Image of a bus stop

I’m not the kind of person who is ever lonely.

I’m often alone, but never lonely. The first thirteen years of my life I was an only child & one perk of that is I’m comfortable in my own company.

I’ll happily travel, sit with a coffee or eat in a restaurant on my own. Other people seem to think that‘s strange. I’ve realised other people can see a solitary person & assume they want company.

On Twitter recently, a young man boasted that he saw an older woman eating on her own & he decided to keep her company. There were accompanying photos of the smug git & a grimacing woman who didn’t look as though she was enjoying the interaction (perhaps I was reading too much into it). He advised that people should eat with a stranger & learn their story.

I thought how bloody awful that actually sounds.

That‘s the problem, some people just don’t realise the difference between alone & lonely. That’s why I’m usually carrying a book on me, either to read or to write in. My book is my first line of defence against unwanted conversations. Pick up a book & most people see that as a sign that the reader doesn’t want to be disturbed.

Although some people see it as an opening to a conversation. Especially if they have read or are planning to read that particular book.

Over ten years ago now, I was at a bus station, buried in a book, when I felt eyes on me. Against my better judgement I looked up. There was an older gentleman with a walking stick sidling towards me.

He towered above me & pointed at my bag on the seat beside me.

‘If you don’t mind.’

I wouldn’t have minded, but we were in a bus station with around 30 free seats. I obliged anyway because that’s just the kind of person I am.

I prefer Jude the Obscure,’ he pointed at my book. I was forcing myself to read Thomas Hardy as my other half liked him. ‘I used to be an English teacher before I retired.’

Here we go, I thought. I looked up at him & painfully smiled. The man had more than a passing resemblance to an older Peter O’Toole. He was at least seventy, or a very hard-wearing late sixties. He was handsome, though terribly gaunt & impeccably dressed in a three piece tweed suit. His face was weathered, but mostly through laughter lines around two twinkling blue eyes that dazzled with mischief.

It wasn’t hard to imagine that he was quite attractive when he was a young man. However, at that moment, I was only aware of how close he was. I could feel his breath on my face, I edged away a little but he leaned closer.

‘In fact I was a teacher around here in the sixties,’ he took my silence as a signal to continue. ‘At the all girls school. I got sacked though. I borrowed a sports car, a convertible type, for the afternoon. Took the secretary out for a ride in it without a chaperone. Well, let’s just say the headmaster insisted I married her after that & I didn’t much want to so they asked me to leave. Bit backward around here in those days. Still, I did some damage though.’ He daydreamed for a moment or two.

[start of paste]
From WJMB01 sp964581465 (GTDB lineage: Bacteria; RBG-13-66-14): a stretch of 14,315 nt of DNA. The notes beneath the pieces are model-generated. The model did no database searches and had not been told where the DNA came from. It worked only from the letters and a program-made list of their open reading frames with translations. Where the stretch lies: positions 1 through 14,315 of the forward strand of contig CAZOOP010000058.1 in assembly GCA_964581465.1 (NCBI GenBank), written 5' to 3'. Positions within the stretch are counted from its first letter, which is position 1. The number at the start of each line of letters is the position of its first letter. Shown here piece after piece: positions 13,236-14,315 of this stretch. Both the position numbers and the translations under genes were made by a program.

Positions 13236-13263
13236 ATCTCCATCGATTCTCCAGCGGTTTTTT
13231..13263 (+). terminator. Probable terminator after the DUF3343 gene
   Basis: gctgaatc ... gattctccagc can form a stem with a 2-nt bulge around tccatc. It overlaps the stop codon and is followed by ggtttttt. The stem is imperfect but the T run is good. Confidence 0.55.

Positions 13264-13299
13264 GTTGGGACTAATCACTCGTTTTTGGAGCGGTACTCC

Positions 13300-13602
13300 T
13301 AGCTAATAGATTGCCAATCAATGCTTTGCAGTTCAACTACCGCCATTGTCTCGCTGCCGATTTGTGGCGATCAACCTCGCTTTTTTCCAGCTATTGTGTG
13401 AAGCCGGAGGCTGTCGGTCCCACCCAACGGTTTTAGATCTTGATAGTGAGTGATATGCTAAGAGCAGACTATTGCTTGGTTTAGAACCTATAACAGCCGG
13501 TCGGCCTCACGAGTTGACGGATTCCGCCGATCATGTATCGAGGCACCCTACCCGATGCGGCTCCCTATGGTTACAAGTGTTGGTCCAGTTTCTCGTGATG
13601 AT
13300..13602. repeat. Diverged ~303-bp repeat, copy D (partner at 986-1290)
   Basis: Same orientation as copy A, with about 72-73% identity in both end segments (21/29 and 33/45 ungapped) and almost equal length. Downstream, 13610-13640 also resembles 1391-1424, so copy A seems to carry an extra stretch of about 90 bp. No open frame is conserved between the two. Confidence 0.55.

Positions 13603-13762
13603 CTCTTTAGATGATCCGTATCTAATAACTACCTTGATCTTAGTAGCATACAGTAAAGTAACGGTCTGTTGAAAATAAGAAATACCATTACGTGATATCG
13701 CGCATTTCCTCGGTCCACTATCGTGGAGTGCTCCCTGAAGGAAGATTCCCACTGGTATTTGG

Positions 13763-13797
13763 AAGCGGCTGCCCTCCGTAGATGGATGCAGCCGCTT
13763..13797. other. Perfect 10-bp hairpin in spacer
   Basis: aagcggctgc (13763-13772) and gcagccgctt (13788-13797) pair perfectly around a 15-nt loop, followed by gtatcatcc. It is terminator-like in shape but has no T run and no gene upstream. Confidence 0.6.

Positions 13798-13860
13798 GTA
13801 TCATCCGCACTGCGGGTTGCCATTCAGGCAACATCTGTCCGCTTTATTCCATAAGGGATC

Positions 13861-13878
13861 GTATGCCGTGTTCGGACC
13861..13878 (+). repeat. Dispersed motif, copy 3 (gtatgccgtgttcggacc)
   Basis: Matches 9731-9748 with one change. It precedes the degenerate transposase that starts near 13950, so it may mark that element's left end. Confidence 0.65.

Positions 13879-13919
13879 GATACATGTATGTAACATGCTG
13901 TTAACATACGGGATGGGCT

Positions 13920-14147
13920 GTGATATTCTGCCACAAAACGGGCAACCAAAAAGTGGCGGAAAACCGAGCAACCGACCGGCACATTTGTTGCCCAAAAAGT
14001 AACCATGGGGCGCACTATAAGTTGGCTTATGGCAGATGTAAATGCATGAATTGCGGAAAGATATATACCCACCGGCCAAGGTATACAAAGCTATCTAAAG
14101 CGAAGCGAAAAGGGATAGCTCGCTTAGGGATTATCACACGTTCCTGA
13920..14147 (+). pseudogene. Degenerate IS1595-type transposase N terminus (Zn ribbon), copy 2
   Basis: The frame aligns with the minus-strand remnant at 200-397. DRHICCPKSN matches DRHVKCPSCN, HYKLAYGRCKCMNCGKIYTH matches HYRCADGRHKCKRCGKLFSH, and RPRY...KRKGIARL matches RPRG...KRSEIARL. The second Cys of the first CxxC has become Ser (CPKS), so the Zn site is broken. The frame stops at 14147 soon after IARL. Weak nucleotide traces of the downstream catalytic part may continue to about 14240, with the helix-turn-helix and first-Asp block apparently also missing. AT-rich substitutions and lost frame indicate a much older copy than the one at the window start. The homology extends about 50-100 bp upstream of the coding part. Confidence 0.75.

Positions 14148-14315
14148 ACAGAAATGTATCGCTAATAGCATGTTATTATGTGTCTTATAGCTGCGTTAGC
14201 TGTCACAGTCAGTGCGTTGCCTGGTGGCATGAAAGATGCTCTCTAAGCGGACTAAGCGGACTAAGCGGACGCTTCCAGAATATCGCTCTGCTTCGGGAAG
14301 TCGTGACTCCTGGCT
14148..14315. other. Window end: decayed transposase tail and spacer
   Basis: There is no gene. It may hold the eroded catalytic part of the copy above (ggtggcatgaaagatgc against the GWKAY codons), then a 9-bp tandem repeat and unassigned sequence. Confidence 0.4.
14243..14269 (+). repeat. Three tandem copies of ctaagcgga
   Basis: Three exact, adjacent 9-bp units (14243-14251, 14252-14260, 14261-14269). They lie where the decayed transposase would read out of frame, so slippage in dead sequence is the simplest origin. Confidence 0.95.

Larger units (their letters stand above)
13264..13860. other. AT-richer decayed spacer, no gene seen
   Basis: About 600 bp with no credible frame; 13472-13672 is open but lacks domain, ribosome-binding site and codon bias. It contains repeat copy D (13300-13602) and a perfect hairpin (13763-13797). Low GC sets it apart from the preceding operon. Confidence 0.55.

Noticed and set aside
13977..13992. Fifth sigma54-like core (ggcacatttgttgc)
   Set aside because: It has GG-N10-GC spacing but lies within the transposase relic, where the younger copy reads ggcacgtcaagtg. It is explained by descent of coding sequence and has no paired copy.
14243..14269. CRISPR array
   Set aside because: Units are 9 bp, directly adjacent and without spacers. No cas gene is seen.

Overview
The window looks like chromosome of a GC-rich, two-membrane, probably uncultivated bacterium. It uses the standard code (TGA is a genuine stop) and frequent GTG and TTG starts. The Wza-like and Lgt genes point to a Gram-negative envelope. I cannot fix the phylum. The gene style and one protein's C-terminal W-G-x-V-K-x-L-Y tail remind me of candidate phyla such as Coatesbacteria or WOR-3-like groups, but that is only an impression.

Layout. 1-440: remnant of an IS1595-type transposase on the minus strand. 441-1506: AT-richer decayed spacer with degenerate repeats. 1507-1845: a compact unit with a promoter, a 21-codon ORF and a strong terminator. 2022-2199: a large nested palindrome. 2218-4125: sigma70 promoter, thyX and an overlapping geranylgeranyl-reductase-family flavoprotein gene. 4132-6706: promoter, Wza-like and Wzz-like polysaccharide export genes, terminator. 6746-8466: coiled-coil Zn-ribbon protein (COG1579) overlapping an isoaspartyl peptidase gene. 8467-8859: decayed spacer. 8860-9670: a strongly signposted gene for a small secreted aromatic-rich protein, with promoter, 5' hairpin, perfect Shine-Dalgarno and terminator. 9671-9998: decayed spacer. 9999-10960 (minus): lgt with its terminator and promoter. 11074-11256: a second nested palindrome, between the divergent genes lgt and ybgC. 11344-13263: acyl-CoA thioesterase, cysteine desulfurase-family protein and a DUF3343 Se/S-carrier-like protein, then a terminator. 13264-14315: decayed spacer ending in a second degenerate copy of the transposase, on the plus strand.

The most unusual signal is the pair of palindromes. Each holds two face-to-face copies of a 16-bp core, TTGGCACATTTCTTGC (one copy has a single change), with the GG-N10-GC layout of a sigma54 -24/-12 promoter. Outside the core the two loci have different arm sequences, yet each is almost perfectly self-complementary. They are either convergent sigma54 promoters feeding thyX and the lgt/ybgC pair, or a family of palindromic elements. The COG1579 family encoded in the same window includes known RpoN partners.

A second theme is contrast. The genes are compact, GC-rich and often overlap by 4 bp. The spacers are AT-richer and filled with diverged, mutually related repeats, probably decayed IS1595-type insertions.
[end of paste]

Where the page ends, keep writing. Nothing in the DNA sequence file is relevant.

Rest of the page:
‘Did you go to the girls school?’ I shook my head, book still open in hope he’d give up on our one sided conversation. ‘I was at the seaside today. Not been in a while. Was meeting my son, he just got married. He bought himself one of those Thai brides. Lovely girl, lovely. Don’t get me wrong, I‘d buy one myself but I just don’t like the thought of paying for it.’

I didn’t really know what to say, so I continued in my silence.

‘My son, he’s not like me,’ he gestured to his chest. ‘Takes after his mother. She looked like a potato. When I think of all the beautiful women I’ve had…’ He trailed off for a minute. ‘Had to marry that one. No choice in the matter. The damage was done. Yes, he takes after his mother. Both of them look like potatoes. That‘s why he had to buy a wife. This Thai bride can barely speak English, although that’s not necessarily a bad thing, & he says she can do all sorts in the sack.’

I felt a little sick. I looked around at the bus terminals, nothing there. I checked the time, at least twenty minutes til my bus left.

I wouldn’t mind that. I can tell you, I’d still do some damage. I would. I‘d still do some damage in the right bed.’ He performed a slow wink. ‘What about you, a nice looking girl like you must be courting someone at the moment?’

Without waiting for a reply, he launched into a story about a red-haired woman he once dated, who turned out not to be a natural redhead. Just as the story was reaching it’s climax of how he discovered she wasn’t naturally ginger, a bus pulled up at one of the other terminals & I jumped up.

‘That’s my bus,’ I grabbed my bag & book to leave. As I did, he grabbed me by the hand & kissed it. Not on the back of the hand like a gentleman but between the palm of my hand & my wrist. It was moist, soft & made every one of my hairs stand on end. I felt like a cat whose had their fur rubbed the wrong way.

I did the only thing I could think of, which was run as fast as I could to the bus & jumped on.

‘Can you please take me to the next bus stop?’ I begged the driver, luckily he had seen the interaction with the kiss on the hand & was kind enough to let me on free of charge. Not without having a bit of a laugh at my expense.

That exchange has stayed with me from that day until this.

Well, it would, wouldn’t it?

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  1. […] I regaled her with gems such as the 70-year-old Casanova at the bus station and the adult lady with the doll, mostly, she believed me. I don’t think she […]

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